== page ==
Gene expression analysis may help the management of cancer patients, allowing the selection of subjects responding to treatment. The aim of this study was the characterization of expression pattern of genes involved in gemcitabine activity in pancreas tumor specimens and its correlation with treatment outcome. The role of drug transport and metabolism on gemcitabine cytotoxicity was examined with specific inhibitors, whereas transcription analysis of human equilibrative nucleoside transporter-1 (hENT1), deoxycytidine kinase (dCK), 5′-nucleotidase (5′-NT), cytidine deaminase (CDA), and ribonucleotide reductase subunits M1 and M2 (RRM1 and RRM2) was done by quantitative reverse transcription-PCR in tumor tissue isolated by laser microdissection from surgical or biopsy samples of 102 patients. Association between clinical outcome and gene expression levels was estimated using Kaplan-Meier method and Cox's proportional hazards model. Transport and metabolism had a key role on gemcitabine sensitivity in vitro; moreover, hENT1, dCK, 5′-NT, CDA, RRM1, and RRM2 were detectable in most tumor specimens. hENT1 expression was significantly correlated with clinical outcome. Patients with high levels of hENT1 had a significantly longer overall survival [median, 25.7; 95% confidence interval (95% CI), 17.6-33.7 months in the higher expression tertile versus median, 8.5; 95% CI, 7.0-9.9 months in the lower expression tertile]. Similar results were obtained with disease-free survival and time to disease progression, and the multivariate analysis confirmed the prognostic significance of hENT1. This study suggests that the expression levels of hENT1 may allow the stratification of patients based on their likelihood of survival, thus offering a potential new tool for treatment optimization. (Cancer Res 2006; 66(7): 3928-35)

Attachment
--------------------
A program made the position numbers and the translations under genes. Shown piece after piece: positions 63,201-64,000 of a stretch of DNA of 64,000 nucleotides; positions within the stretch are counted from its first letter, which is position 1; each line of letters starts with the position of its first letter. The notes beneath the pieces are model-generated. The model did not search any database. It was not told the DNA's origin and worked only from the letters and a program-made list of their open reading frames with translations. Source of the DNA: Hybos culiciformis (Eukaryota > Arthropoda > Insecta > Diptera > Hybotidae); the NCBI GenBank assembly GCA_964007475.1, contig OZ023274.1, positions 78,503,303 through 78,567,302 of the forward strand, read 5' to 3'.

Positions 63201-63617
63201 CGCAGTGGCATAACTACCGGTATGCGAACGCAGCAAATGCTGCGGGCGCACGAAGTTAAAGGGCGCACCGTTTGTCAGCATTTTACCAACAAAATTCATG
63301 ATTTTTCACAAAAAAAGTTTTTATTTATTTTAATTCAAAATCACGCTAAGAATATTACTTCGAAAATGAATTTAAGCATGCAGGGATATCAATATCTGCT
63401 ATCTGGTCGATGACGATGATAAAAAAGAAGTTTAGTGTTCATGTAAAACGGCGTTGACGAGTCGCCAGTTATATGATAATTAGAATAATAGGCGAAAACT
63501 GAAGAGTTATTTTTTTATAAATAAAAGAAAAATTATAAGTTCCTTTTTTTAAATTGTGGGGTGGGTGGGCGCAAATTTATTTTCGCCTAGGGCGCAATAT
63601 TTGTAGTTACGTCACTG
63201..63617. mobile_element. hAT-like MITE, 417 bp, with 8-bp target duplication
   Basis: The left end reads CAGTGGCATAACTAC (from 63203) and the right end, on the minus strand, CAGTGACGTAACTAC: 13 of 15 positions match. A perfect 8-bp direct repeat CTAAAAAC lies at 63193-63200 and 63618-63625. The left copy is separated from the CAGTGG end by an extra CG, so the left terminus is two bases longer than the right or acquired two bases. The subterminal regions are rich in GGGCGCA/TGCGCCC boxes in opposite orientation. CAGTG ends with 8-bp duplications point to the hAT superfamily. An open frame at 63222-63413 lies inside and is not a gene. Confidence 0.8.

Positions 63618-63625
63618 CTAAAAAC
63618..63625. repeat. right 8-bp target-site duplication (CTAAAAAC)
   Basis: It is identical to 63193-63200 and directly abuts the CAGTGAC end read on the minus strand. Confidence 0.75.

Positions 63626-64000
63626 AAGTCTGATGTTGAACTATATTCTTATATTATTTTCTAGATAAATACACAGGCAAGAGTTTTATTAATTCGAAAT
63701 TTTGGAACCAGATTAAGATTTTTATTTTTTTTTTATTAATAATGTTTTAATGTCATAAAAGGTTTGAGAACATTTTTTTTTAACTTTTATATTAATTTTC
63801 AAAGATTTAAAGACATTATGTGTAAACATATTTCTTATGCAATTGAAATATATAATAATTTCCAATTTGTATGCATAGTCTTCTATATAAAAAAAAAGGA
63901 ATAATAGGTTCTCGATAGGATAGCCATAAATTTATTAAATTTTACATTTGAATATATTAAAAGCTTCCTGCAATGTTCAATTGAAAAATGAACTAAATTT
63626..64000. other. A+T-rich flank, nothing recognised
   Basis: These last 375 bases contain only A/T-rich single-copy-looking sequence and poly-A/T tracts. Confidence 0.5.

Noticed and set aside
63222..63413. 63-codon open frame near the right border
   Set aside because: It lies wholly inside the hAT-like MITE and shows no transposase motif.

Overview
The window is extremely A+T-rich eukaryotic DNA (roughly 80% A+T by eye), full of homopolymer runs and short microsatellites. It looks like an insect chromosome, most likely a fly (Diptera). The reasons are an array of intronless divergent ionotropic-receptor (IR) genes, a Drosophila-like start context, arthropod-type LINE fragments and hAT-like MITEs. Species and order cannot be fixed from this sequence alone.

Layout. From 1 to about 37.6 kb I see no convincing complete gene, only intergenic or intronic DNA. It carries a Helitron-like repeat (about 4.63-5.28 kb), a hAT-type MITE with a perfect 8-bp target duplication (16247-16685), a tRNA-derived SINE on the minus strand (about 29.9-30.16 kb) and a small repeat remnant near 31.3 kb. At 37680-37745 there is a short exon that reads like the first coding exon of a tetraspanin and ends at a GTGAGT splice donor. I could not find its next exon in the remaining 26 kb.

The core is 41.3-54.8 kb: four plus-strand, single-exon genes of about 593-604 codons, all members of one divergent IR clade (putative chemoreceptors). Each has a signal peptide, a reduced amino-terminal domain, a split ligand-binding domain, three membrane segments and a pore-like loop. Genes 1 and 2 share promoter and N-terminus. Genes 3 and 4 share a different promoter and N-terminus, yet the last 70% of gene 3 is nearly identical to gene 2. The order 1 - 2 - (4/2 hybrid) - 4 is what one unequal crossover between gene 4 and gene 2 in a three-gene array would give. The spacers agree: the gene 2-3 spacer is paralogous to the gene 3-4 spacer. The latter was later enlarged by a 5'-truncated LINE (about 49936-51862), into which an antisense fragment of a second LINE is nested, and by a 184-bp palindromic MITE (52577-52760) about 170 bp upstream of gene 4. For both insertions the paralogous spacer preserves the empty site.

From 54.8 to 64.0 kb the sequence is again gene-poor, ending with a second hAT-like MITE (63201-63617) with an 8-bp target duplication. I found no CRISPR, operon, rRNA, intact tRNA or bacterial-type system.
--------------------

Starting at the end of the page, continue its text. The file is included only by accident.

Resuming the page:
- Pancreatic cancer
- human equilibrative nucleoside transporter-1
Pancreatic cancer is one of the most lethal human tumors, and although the nucleoside pyrimidine analogue gemcitabine produces a clinical benefit response, the prognosis remains dismal, with 5-year survival rate of 1% to 4% ( 1). However, chemotherapy is administered to patients without knowledge of the genetic background of the disease, which may affect drug efficacy. Genetically determined variability of key enzymes has been shown to influence response and toxicity of cytotoxic agents, including 5-fluorouracil (5-FU), irinotecan, and 6-mercaptopurine ( 2). Potential candidates to predict which patients are likely to respond to treatment are genes encoding proteins involved in metabolism, transport across membranes, or target of anticancer drugs ( 3).
Gemcitabine is transported into the cell mostly by human equilibrative nucleoside transporter-1 (hENT1; ref. 4). Cells lacking hENT1 are highly resistant to gemcitabine ( 5), and pancreas cancer patients with hENT1-positive tumor tissue have significantly longer survival after gemcitabine chemotherapy than patients affected by tumors without detectable hENT1 ( 6). As a prodrug, gemcitabine must be phosphorylated to its active diphosphate and triphosphate metabolites that, respectively, inhibit ribonucleotide reductase and DNA synthesis. Deoxycytidine kinase (dCK) is the rate-limiting enzyme in the biotransformation of nucleoside analogues and the increase in dCK activity may improve the efficacy of gemcitabine ( 7). In contrast, high expression of the catabolic enzymes 5′-nucleotidase (5′-NT) and cytidine deaminase (CDA) is associated with cellular resistance to gemcitabine ( 8, 9). In addition to being incorporated into DNA, gemcitabine exerts its cytotoxicity by inhibiting ribonucleotide reductase. Non–small cell lung cancer (NSCLC) patients with low expression of the ribonucleotide reductase regulatory subunit M1 (RRM1) significantly benefited from gemcitabine/cisplatin neoadjuvant chemotherapy ( 10), although resistance to gemcitabine was associated with both RRM1 and RRM2 overexpression ( 11, 12). In addition to this, small interfering RNA targeting the RRM2 catalytic subunit enhanced the chemosensitivity to gemcitabine of pancreatic adenocarcinoma in vitro and in vivo ( 13).
Recent data indicate that modulation of cellular enzymes of gemcitabine metabolism and uptake may influence drug activity in vitro, suggesting the need for a rational choice of combination treatments guided by gene expression analysis ( 14).